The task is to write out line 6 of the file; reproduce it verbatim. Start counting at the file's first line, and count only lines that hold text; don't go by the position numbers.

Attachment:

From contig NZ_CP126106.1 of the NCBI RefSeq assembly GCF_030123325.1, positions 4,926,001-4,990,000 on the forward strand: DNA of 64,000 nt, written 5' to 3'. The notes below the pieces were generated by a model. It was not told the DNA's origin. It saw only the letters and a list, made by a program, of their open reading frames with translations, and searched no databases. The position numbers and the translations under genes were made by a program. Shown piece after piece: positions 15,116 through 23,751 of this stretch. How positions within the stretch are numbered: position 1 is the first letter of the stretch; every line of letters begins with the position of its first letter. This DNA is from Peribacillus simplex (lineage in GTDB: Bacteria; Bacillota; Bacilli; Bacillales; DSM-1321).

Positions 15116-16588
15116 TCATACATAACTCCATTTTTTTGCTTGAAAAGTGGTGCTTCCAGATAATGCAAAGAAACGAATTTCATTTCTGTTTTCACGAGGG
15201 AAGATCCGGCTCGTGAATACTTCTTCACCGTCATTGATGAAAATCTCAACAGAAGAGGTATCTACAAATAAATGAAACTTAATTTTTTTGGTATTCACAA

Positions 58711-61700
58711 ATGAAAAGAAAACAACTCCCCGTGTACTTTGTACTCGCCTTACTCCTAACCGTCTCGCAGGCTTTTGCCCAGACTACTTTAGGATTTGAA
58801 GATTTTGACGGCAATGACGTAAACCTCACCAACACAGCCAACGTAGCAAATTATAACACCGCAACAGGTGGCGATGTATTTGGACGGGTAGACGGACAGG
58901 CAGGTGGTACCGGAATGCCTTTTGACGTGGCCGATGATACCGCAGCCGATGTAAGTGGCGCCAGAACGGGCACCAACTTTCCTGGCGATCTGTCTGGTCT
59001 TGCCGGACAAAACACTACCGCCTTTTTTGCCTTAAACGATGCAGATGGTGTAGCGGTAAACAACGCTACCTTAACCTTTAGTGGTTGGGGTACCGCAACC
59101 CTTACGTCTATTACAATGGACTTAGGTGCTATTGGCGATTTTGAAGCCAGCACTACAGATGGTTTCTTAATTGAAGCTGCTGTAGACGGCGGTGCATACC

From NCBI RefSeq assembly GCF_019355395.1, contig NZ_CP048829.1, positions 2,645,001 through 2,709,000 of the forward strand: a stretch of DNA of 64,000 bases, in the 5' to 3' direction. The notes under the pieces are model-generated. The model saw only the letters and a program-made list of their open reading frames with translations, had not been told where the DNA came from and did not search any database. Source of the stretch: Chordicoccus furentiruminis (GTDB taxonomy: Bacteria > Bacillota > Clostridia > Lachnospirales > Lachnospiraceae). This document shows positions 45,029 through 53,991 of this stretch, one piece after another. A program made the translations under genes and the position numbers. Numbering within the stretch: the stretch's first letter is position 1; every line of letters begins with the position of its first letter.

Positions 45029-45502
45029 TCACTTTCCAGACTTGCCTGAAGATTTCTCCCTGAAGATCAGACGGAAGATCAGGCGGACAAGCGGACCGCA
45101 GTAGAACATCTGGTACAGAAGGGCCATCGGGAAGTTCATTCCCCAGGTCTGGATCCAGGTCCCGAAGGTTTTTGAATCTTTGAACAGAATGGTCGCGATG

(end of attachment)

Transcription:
58711 ATGAAAAGAAAACAACTCCCCGTGTACTTTGTACTCGCCTTACTCCTAACCGTCTCGCAGGCTTTTGCCCAGACTACTTTAGGATTTGAA